C Kameswara Rao

Foundation for Biotechnology Awareness and Education Bangalore, India

For a month now, reports of dead cattle have occupied the centre stage in the Warangal, Khammam and Adilabad Districts of the Telengana area of Andhra Pradesh in India (Deccan Herald, February 7, 2007, The Hindu, March 2, 2007, GM Watch, March 4, 2007).  None of the reports showed that Bt protein in the Bt cotton plants was the real culprit, but the purveyors of these reports would like the world to believe that there is something wrong with Bt cotton plants that cause these alleged animal deaths and so Bt transgenics should be banned.

With more than 90 per cent of cotton grown in the Telengana region being Bt cotton, the cattle graze on Bt cotton stubble.  Since Bt protein is established beyond any reasonable doubt that it is non-toxic to mammals on account of its mode of chemical action, the investigation should concentrate on what other chemicals the dead/dying cotton plants contain affecting the cattle.   The reported symptoms such as convulsions, nasal discharge, vomiting, respiratory problems and diarrhea can be caused by a variety of factors, and cannot be attributed exclusively to the chemical contents of Bt plants, as non-Bt cotton plants too contain the same chemical compounds except for the Bt protein. 

A veterinary doctor reportedly said that the treatment is symptomatic since the 'culprit toxic substance is not identified’.  ‘It needs more than a laboratory analysis to curb the occurrence of animal deaths due to suspected poisoning’ another veterinarian observed.  The State Legislative Assembly seems to have been informed that no deaths of cattle attributable to the consumption of Bt cotton plants were reported.   Yet the NGOs claim that the Government Veterinary Department ascribed the deaths to grazing Bt cotton plants.  

I was in the Warangal District in the middle of December 2006, along with Professor Ronald Herring (Cornell University) and Dr S Shantharam (Biologistics International, US) and discussed sheep deaths with different groups of people and no one said that the sheep died only because they consumed Bt cotton plants. 

The representatives of the Centre for Sustainable Agriculture (CAS, Secunderabad), the most vocal face of anti-agricultural biotechnology and sheep death movement said that basing on the data provided by the Andhra Pradesh Shepherds Union, about 120 sheep died on eating Bt cotton leaves in 11 Mandals of Warangal and Khammam districts, last year.     According to them there were many other reports of death of a large number of sheep in the region.  CSA admitted that Bt protein is not toxic to mammals, but this wisdom evaporates when they go to the press.   They also seem to consider that sheep deaths are due to ‘nitrate toxicity’.  But the nitrate content was not estimated either in the plants or the sheep body fluids and tissues.  Drought and water stress results in the accumulation of a large number of chemical compounds in the drying plants, such as resins, polyphenols such as gossypol and several others, which can be toxic when consumed in large quantities.   The leaves of such plants are no longer green; they acquire hues of red to deep purple.  However, nitrates or other toxic compounds cannot be exclusive to Bt cotton plants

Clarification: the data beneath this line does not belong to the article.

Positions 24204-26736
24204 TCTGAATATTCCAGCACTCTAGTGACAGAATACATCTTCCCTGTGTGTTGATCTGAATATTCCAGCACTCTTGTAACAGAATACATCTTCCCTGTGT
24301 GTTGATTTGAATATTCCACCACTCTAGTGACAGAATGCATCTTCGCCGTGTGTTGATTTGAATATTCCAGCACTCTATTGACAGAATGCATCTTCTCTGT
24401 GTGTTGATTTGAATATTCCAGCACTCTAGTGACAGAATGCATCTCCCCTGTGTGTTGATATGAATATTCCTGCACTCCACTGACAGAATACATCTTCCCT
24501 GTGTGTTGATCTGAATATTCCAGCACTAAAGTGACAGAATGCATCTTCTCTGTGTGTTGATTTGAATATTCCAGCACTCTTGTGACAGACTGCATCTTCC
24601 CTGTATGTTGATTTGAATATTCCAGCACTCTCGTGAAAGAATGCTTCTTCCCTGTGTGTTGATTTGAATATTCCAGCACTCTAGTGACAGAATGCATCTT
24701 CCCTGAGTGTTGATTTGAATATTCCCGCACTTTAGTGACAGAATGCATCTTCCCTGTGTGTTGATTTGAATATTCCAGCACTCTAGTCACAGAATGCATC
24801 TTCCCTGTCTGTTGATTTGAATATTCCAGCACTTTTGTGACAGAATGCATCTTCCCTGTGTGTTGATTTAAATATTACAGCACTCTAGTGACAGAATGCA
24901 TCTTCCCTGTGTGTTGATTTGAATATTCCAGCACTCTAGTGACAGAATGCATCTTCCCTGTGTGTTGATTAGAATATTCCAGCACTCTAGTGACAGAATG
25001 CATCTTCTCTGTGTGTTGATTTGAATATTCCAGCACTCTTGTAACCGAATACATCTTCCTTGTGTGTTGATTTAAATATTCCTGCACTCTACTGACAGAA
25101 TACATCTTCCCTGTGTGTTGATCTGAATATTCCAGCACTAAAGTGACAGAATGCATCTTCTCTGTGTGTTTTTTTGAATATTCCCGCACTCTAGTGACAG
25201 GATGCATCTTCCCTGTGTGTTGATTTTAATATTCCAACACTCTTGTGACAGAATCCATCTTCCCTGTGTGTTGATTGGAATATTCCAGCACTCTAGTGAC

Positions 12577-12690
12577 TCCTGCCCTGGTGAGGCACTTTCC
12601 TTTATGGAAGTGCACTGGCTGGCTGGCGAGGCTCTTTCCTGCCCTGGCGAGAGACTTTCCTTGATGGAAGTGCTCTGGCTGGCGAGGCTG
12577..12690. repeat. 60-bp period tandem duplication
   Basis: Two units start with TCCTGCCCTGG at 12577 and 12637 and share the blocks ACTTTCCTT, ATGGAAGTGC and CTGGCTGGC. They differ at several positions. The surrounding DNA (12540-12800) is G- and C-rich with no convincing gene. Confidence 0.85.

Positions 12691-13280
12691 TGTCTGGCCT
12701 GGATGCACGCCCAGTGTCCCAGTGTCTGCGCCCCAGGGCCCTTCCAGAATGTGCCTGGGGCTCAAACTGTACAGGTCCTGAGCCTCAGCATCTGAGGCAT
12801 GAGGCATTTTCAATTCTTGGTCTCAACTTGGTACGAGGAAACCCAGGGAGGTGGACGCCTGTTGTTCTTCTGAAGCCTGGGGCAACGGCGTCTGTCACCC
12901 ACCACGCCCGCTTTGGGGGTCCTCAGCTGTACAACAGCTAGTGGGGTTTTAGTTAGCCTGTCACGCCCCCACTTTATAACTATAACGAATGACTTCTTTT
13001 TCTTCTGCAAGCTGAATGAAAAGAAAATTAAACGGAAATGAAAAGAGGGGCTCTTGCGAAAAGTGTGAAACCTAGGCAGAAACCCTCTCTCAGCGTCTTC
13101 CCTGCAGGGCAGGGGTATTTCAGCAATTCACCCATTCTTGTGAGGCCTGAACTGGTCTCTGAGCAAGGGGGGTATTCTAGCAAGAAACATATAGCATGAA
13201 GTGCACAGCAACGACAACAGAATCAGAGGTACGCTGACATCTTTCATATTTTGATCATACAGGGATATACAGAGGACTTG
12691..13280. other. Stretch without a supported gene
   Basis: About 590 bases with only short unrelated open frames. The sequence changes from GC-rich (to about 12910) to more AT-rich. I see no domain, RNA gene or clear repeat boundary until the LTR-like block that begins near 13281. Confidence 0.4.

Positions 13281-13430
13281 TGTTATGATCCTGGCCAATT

The Officers of the Department of Agriculture of the Warangal District we met said that sheep death cannot be attributed to Bt cotton and that residual pesticides are probably the cause, and sheep died even before Bt cotton was cultivated in the area. 

An agriculture reporter of a local vernacular daily also does not believe that there is any connection between sheep deaths and Bt cotton.  

We met several cotton seed and pesticide dealers who do not see any connection between Bt cotton and sheep deaths.   They said that ‘Chituku rogam’, a fatal bacterial disease of sheep, appears in the District now and then and that what else the cattle have eaten along with cotton plants is also important. 

Most of the large number of farmers we met in the District heard about sheep deaths but have no first hand knowledge of the issue.   They have indicated that most reports of sheep deaths come from the township of Oorugunda where an NGO operates and also from the village area of Veladi

None of the activists speak about sheep deaths that occurred before Bt cotton cultivation came into practice in this region.   The big question is why cattle only in a few Districts of the Telengana region die?  If cattle are reported to be dying on eating Bt cotton plants only in the Telengana region of Andhra Pradesh, the causes are probably elsewhere, other than in the Bt stubble.

Next wave of reporting would be about people who fell sick on drinking milk from the cows and buffalos that ate Bt cotton plants.  The remedies are simple—provide the cattle with proper feed and prevent them from grazing on drying cotton plants, no matter Bt or non-Bt.

As per the records of the District Department of Agriculture, a compensation of Rs. 3.27 crore was paid to the farmers in the Telengana District on account of alleged failure of Bt cotton crop during the last couple of years.  From this precedence, it looks that the Government of Andhra Pradesh and producers of Bt cotton seed should now get ready to dish out compensation for cattle deaths in Telengana

March 14, 2007